Most of the country is experiencing stifling temperatures, some areas in excess of 100 degrees. The impact of heat on exercise performance is well documented. Heat causes a reduction in muscle force and sustained contraction. Logically, it would seem that the precipitating event in reducing muscle performance is an increase in core body temperature and for a long time this was the accepted wisdom. Increased core body temperature is detected by sensors in the brain that release a signal to reduce muscle function. We now know that, although the brain is the central player in heat impaired exercise performance, the mechanism is far more sophisticated.

To determine the role played by core body temperature researchers designed a novel time trial study. One group of cyclists exercised in cool (59° F) conditions, the second in hot conditions (95° F). The researchers measured core body temperature, heart rate and muscle performance. There was no difference in heart rate between the two groups. Surprisingly they found that core body temperature rose similarly in both groups, however muscle performance began to decrease sooner in the hot exerciser group. The researchers found that, when exercising in hot conditions, the body has an early warning system that signals the muscle to slow down and stop generating as much heat, even before there is an appreciable rise in core body temperature. The nature of this early warning system may be a sensor that detects minute changes in blood temperature before one sees a rise in core body temperature.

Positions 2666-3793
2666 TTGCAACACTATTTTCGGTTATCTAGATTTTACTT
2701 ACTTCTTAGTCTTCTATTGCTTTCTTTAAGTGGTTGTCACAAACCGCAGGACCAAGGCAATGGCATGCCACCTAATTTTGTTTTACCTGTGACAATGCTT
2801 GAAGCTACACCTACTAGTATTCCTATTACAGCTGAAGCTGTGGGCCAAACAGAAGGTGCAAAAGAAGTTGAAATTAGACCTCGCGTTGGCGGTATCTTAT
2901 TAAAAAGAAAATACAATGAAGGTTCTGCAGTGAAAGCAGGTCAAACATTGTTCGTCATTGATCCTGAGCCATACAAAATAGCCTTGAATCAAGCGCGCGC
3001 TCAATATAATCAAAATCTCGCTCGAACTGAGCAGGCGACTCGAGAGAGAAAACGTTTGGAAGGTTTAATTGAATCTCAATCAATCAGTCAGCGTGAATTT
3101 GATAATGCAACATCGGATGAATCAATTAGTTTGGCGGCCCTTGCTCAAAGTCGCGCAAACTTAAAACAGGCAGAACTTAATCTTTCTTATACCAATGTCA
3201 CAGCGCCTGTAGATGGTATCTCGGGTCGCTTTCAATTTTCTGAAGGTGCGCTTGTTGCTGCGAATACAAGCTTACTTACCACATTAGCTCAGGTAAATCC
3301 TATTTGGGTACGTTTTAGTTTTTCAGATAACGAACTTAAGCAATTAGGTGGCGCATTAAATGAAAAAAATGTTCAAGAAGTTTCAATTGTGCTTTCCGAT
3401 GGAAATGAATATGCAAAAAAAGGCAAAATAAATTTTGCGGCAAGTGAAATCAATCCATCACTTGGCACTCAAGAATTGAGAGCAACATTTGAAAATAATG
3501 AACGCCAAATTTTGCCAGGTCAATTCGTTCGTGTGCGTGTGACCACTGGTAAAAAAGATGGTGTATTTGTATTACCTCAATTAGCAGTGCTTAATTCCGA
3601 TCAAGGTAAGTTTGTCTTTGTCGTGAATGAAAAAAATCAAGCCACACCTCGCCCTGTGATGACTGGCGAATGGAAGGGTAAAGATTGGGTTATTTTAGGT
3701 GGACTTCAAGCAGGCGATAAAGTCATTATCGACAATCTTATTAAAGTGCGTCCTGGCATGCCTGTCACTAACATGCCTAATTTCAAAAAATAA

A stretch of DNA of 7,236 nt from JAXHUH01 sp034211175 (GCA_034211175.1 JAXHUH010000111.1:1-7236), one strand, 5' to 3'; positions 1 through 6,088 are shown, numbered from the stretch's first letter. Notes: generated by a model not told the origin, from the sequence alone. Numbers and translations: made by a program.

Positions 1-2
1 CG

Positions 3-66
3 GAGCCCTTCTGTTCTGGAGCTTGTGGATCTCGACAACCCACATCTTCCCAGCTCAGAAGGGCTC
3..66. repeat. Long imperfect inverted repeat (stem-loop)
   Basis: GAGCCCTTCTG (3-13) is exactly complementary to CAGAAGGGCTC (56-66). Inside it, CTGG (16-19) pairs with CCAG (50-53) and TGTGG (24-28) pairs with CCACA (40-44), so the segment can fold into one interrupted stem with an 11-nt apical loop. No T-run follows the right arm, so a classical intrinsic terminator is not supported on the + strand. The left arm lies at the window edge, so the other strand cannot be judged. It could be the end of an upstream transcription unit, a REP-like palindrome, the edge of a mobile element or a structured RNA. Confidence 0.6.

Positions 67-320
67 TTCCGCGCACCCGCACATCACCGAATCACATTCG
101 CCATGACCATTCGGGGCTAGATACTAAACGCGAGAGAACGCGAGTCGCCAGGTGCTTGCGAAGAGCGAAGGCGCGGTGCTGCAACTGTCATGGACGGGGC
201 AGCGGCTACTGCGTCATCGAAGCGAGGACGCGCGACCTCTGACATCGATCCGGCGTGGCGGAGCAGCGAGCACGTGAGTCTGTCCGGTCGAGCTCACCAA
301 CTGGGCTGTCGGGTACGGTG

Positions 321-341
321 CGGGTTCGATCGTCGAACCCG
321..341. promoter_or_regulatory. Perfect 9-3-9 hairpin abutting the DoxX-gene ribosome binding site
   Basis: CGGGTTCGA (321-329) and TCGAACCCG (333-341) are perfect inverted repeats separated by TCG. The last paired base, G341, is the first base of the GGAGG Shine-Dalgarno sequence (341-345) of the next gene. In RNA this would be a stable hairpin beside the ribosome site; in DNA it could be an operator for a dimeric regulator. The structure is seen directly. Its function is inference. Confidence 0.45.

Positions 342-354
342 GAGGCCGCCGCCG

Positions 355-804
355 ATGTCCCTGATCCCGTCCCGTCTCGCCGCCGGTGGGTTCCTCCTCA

The early warning signal reduces muscle power output and, in theory, allows you to complete your exercise bout at a reduced performance level. These results show the body temp sensing mechanism during exercise is far more sophisticated than we previously thought

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